Are Supplements Safe To Use With My ADHD Medication?

Medication for attention-deficit hyperactivity disorder (ADHD) has come under some criticism for its use in the past. However, doctors have been able to develop balances based on a patient’s struggles, by combining cognitive behavioral therapy with an assessed dosage of certain medications.

The Ross Center, a leading venue for ADHD therapy in NYC, has growing expertise in mental and behavioral health, determining early diagnosis and treatment of ADHD to minimize symptoms in patients. Research had come a long way in the development of ADHD medication but is ADHD medication safe when taken with supplements?

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Struggling With Focus

Before we jump right into the conversation of ADHD medication and supplements, let’s take a quick look at the symptoms of ADHD. Children have a hard time regulating emotions and behavior, and that is even more so the case for children dealing with ADHD.

The earliest symptoms arise from easy distraction, oftentimes in a classroom setting, showing a lack of organization, and impulsivity. Kids may fidget constantly, feeling like they need to move around all the time, even when the moment requires them to stay still. Self-control is a challenge for children with ADHD, talking excessively and interrupting conversations. Essentially, a child with ADHD may not always act the same way, but their symptoms may fall into a similar range.

Medication and Therapy

How does medication help with ADHD symptoms? Well, there are varying medical options for ADHD that — while having been initially seen as a one-size-fits-all solution to impulse control — can be useful in balance with ADHD therapy.

Commonly, stimulants like amphetamine and methylphenidate — better known as Adderall and Ritalin — boost the levels of certain brain chemicals that help the nerves in the brain communicate better. Slow and steady doses of these meds help boost your energy, increases concentration, and keeps you alert.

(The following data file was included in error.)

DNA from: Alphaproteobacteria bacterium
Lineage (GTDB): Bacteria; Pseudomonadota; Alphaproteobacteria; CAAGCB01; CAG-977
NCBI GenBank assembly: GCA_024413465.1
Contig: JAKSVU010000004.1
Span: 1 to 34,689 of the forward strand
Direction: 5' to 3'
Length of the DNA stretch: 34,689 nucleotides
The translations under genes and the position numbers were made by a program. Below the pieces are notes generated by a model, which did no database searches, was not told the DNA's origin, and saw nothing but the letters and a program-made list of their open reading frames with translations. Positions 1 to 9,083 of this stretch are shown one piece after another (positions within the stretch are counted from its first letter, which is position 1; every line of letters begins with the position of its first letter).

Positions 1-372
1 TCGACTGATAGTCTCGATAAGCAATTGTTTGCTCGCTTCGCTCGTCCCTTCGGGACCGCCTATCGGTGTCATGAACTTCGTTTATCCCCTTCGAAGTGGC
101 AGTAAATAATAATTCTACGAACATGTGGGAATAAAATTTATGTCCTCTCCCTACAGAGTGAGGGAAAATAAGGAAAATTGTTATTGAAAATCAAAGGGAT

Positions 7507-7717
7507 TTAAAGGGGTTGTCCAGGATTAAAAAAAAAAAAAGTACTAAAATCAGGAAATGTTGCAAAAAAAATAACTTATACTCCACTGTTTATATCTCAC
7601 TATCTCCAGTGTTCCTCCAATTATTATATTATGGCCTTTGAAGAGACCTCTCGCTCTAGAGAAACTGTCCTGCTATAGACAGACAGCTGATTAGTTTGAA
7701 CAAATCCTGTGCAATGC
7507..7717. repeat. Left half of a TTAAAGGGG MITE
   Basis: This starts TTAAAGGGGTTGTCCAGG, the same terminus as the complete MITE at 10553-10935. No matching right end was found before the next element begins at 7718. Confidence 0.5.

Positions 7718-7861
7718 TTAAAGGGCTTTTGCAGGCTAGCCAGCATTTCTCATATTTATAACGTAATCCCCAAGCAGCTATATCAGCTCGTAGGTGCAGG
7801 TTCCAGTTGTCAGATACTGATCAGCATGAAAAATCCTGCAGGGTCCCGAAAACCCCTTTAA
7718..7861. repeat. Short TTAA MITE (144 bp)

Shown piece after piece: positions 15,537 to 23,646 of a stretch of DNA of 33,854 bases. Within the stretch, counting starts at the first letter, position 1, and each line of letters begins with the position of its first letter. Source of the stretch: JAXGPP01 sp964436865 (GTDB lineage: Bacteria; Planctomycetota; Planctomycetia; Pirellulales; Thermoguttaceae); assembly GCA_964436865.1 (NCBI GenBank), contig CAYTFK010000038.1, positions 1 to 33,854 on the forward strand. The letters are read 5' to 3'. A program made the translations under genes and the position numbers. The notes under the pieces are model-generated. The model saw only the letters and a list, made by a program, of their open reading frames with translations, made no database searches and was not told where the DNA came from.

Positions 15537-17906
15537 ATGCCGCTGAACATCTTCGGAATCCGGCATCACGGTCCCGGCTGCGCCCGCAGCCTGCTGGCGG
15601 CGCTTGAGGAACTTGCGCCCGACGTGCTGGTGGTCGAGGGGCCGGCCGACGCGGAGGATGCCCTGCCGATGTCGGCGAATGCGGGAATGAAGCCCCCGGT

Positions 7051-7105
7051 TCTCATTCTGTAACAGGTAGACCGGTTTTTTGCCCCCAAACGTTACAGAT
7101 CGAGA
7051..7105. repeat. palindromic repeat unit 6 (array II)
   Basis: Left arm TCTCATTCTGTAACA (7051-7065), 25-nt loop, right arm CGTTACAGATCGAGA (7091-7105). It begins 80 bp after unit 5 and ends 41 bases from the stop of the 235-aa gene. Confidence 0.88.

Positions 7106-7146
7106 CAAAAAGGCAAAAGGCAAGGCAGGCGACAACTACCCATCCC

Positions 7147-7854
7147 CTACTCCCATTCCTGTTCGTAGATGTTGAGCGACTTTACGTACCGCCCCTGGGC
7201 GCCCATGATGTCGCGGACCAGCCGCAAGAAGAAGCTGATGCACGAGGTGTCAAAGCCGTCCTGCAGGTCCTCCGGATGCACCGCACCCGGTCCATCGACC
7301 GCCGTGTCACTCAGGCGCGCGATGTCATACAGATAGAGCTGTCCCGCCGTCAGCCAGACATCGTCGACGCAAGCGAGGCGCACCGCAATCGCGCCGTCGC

These stimulants do come with side effects, including high blood pressure, headaches, and upset stomachs. While doses can provide greater function, ADHD counseling paired with medication provides a better road ahead. However, it’s important to invest in an individualized treatment plan that can bring the proper clinical attention to a child’s disruption in the classroom or at home.

Cognitive Behavior Therapy

Cognitive behavior therapy (CBT) focuses on identifying a patient’s daily patterns. When treating ADHD, psychiatrists gradually expose patients to the situations that they avoid or endure with discomfort, alerting what triggers a sudden distraction that may expose ADHD symptoms.

Cognitive behavior therapy is based on the recognition that automatic thoughts lead to emotional difficulties. For patients suffering from ADHD, these thoughts (cognitions) connect to the self-instruction we use when we start any daily task. This includes our abilities to organize, prioritize, and plan.

CBT intervenes by lessening impairments like procrastination and time management for child and adults with ADHD but is not a direct response to core symptoms of hyperactivity and impulsivity. That’s where medication comes in to play to better prolong your attention span. Essentially, medication can help you focus and CBT tells you what to zone in on.

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Additional Supplements

Like many prescriptions, ADHD medications do come with side effects. The most common side effect is sleep problems, reduced appetite, headaches, and irritability. This is why supplements are suggested as part of a combined ADHD treatment plan.

R-ALA, a deviation of alpha-lipoic acid, is a key antioxidant that has been shown to support vitamin C and vitamin E levels in the blood. Vitamin C helps protect the body’s immune system against illness, while vitamin E boosts the brain, skin, and vision health.

Alpha-lipoic acid, or ALA, has been linked to studies that show an ability to reduce the impulsivity symptoms of ADHD in patients, by boosting levels of EPA and DHA. EPA and DHA are fatty acids that have shown in studies to help cell membrane function. Alpha-lipoic acid has also been shown to reduce depression, while the antioxidant properties of ALA have been shown to aid in digestion and blood circulation.